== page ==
Frequently Asked Questions
Wisconsin Statutes require all estates to be settled as soon as reasonably possible and without unnecessary delay. The Chief Judges have set twelve (12) months as the benchmark for disposing of probate cases. Therefore, probate cases are to be disposed of withing twelve (12) months of filing the case of initiation documents.
What is Probate?
Probate is the court-supervised process for the orderly transfer of a decedent's assets to those that are entitled to them. The process ensures that notice is properly given, that all debts, taxes, and expenses are paid, that the assets are distributed in accordance with the last Will or to the heirs as determined by statute. Reference the Probate section for additional information on common probate proceedings.
Are probate records on the internet?
Yes. Court records are available online at htt://wcca.wicourts.gov/index.xsl. Probate records are open to the public. The record will show the name and case number of the estate, the name and the address of the personal representative, the name of the attorney, if any, any scheduled activities, and what has been filed to date.
What do I have to do when someone dies?
If the decedent left a Will, it must be filed with the Probate office within 30 days of death even if no probate proceeding is required. Complete and file with the Register in Probate office an Affidavit of No Probate form. The form can also be obtained in person at the Register of Probate office. If a probate proceeding will be initiated, file the original Will with those documents. If there was no Will, the statutes outline a priority system, called "intestate succession", which determines how the decedent's assets will be distributed.
How can I access standard court forms?
Standard, statewide forms are required by all Wisconsin Circuit Courts. Forms can be obtained in person form the Register in Probate office. There is a fee for some form packets. Forms can also be obtained onloine at Wisconsin Court System - Circuit Court Forms.
What are some types of probate procedures?
Informal Administration is the most commonly used procedure. In most cases, you do not need an attorney to proceed informally. Go to Probate for additional information.
Summary Settlement proceeding can be used whenever there is a surviving spouse or minor children and the estate, less the amount of the debts for which any property is security, does not exceed $50,000. It may also be used whenever the value of the estate does not exceed the priority debts (e.g., taxes, administrative, funeral and burial, last illness, spousal and family allowances). Go to Probate for additional information.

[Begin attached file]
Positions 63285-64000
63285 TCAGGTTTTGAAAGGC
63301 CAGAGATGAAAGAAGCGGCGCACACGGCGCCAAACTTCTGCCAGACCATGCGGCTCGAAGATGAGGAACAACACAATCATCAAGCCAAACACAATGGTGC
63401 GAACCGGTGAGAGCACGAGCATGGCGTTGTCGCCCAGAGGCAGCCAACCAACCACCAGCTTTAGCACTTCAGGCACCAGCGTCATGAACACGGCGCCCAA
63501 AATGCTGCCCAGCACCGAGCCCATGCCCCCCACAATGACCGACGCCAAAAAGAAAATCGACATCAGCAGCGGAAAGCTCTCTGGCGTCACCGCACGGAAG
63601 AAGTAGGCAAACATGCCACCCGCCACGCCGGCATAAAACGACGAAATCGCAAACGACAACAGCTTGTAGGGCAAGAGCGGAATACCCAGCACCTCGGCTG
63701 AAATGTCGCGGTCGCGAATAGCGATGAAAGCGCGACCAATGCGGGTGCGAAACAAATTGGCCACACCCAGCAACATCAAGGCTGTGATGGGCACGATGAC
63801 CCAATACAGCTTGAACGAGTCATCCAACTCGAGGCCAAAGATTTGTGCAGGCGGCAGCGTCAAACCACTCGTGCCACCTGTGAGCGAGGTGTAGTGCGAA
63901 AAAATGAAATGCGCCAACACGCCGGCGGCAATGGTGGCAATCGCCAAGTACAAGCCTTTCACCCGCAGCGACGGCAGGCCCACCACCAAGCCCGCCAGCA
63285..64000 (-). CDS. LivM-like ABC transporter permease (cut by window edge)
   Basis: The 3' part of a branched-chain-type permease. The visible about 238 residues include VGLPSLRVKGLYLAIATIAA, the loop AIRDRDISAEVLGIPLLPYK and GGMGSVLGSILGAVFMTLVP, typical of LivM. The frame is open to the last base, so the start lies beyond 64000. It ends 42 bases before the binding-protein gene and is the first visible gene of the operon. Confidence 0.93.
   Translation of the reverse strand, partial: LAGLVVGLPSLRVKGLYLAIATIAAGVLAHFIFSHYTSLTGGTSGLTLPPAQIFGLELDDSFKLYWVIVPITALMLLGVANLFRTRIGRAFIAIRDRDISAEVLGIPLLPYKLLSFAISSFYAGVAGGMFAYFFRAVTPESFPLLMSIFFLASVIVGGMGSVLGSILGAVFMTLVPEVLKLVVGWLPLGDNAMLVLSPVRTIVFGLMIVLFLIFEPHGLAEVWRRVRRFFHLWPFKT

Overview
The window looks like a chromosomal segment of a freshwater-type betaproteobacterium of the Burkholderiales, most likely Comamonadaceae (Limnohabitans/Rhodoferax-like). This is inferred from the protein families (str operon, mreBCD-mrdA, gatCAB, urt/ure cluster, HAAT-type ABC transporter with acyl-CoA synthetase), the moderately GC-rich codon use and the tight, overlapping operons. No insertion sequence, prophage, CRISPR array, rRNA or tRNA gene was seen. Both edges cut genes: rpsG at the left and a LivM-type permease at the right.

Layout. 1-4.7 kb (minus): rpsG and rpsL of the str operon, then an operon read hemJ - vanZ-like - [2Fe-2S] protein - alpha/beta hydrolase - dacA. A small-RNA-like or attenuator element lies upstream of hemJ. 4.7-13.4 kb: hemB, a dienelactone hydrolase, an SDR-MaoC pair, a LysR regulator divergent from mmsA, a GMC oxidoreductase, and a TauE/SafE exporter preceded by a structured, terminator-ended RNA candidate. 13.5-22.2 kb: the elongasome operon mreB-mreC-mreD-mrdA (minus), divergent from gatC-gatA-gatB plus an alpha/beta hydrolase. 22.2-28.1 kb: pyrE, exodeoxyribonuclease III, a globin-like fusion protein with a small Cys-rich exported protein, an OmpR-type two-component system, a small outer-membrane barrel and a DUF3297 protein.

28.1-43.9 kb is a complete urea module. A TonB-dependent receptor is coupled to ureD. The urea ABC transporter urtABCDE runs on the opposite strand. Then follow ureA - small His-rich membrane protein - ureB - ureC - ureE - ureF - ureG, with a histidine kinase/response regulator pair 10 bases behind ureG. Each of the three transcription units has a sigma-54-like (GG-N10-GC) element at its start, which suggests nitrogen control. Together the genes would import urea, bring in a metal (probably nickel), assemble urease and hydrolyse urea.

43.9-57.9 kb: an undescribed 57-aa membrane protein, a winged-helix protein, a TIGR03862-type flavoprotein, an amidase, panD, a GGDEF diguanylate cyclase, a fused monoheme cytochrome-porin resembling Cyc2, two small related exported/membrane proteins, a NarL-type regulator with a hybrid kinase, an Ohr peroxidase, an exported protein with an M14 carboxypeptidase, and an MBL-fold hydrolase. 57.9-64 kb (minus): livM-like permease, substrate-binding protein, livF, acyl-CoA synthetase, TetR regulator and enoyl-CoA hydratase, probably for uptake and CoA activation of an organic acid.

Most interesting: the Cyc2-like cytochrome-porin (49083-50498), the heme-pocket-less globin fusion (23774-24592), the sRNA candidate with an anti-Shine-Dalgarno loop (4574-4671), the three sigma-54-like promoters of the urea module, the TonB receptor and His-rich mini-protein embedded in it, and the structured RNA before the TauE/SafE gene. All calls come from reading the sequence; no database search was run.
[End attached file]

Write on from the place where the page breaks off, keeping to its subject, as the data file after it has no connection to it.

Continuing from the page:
Summary Assignment can be used whenever the value of the estate, less the amount of the debts for which any property is security, does not exceed $50,000 and summary settlement does not apply. Go to Probate for additional information.
What if the decedent owned less than $50,000 in assets?
Form PR-1831 Transfer of Affidavit ($50,000 and under) can be obtained from the Register in Probate office. A guideline is available together with an Affidavit of No Probate form to file the original Will with the court. A guideline for the Affidavit of No Probate form is available.
If the decedent received some sort-of assistance, additional information may be found here.
Do I need a lawyer?
A lawyer is not required for Informal Probate or other proceedings. You may seek advise or the services of an attorney at any point during the process. A lawyer is required, however for Formal Probate proceedings. Probate office staff cannot give legal advice.
In Juvenile cases a Guardian ad Litem (GAL) will be appointed if the child is under 12. A Public Defender will provide counsel for children age 12 and over without indigence determination. A child over 15 may waive counsel if the Court accepts (unless Court places child out of the home).
Parents right to Counsel: May retain counsel at his/her own expense.
How can I file a claim against an estate?
There is a $3 filing fee to file a claim against an estate. Form-1819 Claim Against Estate is available from the Register in Probate office. There is a time limit for filing a claim based on when the probate action was started. You can check the court file in person or preview the case record on the internet to find out the claims deadline for a particular case.
What does the personal representative do?
The Personal Representative (PR) is the person nominated to administer the decedent's assets in an Informal or Formal proceeding. The PR cannot assume the duties until the Court appoints the PR. Duties and responsibilities include making and inventory of and managing the decedent's property; paying debts, administrative expenses and taxes and distributing the property to the heirs or beneficiaries. The PR has the duty to protect the property of the estate, administer and distribute estate assets in a diligent and timely manner according to statutory deadlines and file required tax returns for the decedent.
Can I obtain adoption records?
No. Adoption records are confidential. All search requests must go through the Adoption Record Search program
PO Box 8916
Madison, WI 53708-8916